I read once about a girl in New York City named Jessica Delfino who posted an ad on Craigslist for a suitor. She listed all of the qualities she wanted in this person, all of the attributes she wanted them to have: everything from education status, to height and eye color, to interests and hobbies, to favorite movies, to sense of humor, to income requirements. She then invited men to “apply” to date her. She promised to respond to every applicant, but she would only meet men who matched every single one of her requirements. Sure enough, one man matched every detail, she agreed to meet him at a coffee shop in Midtown, and they were married one year later. Go figure.

Maybe this girl had the right idea. Perhaps I’m really going about this whole dating thing the wrong way by dating lots of people casually for the sake of good food and (sometimes) good company. Maybe I should take a lesson from Jessica Delfino and set strict guidelines for my suitors and then only date ones who meet the standards. […]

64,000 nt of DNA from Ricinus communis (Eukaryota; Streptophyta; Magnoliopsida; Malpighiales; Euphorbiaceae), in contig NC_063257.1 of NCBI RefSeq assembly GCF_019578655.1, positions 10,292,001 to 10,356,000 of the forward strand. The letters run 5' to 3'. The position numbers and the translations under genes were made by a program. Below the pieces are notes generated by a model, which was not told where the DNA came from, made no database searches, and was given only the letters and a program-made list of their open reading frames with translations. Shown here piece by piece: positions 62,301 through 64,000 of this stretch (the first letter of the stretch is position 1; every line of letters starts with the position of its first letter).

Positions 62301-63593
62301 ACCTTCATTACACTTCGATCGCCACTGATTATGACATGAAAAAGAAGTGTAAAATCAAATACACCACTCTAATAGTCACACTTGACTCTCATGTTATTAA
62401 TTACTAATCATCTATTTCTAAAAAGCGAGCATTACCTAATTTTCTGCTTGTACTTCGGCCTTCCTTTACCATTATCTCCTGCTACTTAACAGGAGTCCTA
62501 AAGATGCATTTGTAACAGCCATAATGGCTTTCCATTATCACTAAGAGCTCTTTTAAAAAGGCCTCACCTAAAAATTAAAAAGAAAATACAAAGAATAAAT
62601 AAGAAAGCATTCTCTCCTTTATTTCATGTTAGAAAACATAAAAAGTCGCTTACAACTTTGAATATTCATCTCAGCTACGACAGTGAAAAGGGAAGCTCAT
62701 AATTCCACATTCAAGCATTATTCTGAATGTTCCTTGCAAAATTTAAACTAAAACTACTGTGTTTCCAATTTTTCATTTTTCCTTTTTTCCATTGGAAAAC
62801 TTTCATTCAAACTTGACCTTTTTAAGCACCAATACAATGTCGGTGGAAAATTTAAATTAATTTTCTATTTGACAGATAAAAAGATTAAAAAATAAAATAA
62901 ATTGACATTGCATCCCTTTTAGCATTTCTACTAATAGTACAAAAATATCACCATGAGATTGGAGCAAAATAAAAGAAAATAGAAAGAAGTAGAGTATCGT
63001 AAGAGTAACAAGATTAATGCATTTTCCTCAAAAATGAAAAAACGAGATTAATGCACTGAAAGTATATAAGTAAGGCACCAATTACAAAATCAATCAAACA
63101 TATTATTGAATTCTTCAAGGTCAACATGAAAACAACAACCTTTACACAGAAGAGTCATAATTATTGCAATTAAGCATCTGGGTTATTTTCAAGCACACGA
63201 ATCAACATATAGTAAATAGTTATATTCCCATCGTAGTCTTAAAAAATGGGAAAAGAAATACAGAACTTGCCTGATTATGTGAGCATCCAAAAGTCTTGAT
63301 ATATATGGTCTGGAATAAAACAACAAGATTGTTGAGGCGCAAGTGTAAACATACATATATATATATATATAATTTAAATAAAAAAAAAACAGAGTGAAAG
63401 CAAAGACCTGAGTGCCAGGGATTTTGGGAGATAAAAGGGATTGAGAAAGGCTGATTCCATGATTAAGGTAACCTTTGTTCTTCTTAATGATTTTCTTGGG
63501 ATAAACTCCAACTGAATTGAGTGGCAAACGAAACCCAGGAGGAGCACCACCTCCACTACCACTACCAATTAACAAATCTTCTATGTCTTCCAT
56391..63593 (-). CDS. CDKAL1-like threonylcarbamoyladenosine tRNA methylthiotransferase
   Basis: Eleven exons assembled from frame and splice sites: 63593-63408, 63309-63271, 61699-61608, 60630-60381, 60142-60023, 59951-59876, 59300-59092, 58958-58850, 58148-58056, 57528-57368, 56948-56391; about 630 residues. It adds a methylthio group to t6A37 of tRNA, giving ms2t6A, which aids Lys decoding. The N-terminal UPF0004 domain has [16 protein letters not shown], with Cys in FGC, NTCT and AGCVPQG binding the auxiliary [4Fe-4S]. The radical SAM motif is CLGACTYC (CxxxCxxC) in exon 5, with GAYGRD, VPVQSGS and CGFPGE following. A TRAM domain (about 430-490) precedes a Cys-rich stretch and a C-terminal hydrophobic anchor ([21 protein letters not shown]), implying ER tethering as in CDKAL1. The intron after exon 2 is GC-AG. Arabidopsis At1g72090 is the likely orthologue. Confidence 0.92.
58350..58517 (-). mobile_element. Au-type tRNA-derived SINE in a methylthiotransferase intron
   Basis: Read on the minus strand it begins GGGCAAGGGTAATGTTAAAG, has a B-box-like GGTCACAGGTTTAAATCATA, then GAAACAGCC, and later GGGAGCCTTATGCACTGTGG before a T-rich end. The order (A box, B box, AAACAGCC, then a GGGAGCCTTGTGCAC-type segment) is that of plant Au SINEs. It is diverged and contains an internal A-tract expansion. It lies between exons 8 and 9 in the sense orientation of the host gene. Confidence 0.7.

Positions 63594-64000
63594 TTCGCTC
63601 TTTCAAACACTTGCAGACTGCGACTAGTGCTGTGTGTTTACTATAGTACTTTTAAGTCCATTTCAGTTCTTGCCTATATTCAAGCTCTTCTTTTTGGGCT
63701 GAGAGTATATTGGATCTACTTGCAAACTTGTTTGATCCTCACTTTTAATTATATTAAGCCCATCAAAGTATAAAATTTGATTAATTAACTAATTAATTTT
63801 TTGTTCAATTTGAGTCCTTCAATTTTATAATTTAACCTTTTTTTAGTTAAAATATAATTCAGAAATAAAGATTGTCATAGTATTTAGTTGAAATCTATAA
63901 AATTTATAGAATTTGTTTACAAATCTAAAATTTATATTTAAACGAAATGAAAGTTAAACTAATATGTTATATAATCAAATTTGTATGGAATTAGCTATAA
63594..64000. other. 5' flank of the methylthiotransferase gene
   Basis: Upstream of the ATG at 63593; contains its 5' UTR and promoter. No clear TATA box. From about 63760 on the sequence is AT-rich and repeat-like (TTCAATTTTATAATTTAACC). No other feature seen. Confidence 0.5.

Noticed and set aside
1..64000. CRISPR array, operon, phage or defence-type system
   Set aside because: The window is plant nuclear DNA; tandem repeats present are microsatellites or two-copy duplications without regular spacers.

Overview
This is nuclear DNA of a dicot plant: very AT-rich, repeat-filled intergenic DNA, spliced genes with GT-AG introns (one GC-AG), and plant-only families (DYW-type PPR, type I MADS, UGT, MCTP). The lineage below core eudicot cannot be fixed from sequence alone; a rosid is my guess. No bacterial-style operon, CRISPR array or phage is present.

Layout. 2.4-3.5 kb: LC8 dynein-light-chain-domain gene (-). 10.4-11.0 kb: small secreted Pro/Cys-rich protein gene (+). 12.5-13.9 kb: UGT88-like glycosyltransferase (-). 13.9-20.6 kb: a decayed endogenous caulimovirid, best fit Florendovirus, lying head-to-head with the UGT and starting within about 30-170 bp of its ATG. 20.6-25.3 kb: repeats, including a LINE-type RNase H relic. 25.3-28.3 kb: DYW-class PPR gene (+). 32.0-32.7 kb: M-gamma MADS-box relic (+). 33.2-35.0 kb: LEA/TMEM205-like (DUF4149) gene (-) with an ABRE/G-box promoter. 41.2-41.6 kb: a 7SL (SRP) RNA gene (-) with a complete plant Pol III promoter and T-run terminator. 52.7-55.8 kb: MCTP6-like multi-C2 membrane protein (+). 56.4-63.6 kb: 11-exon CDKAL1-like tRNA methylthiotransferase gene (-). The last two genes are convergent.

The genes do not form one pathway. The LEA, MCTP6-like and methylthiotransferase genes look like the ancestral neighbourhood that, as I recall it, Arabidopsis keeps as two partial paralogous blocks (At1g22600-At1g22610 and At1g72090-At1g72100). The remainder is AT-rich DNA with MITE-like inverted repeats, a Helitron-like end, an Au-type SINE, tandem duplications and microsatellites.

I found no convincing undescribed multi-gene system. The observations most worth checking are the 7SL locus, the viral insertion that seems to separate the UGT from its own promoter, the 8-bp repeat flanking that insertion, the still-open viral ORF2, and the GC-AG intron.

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Guest Blog: Aftershocks

We toasted to things like ‘doing regrettable things because you might later regret that you didn’t.’… And at the climax of all this mirth, suddenly my pocket vibrates. It’s her.”

I’m really excited to share our latest guest blog with you. I like that adulthood is about processing — thinking about people and events and what they mean for our continued evolution of self.  This guest blogger shares some perspective on life after a break-up in a really thoughtful and nuanced way, filled with imagery of dark bars and lascivious innuendos woven into an expert narrative on self-exploration and evaluation.  When I first read his piece, I kept thinking about it many times during the day because I found it so interesting and compelling. Our guest blogger is actually a professional writer in Arizona, and thus has given me a pseudonym of “The Vernacular Assassin” to preserve his professional ethos.  This is his first foray into blogging, and I hope he will continue sending us guest posts because, my goodness, this boy can write!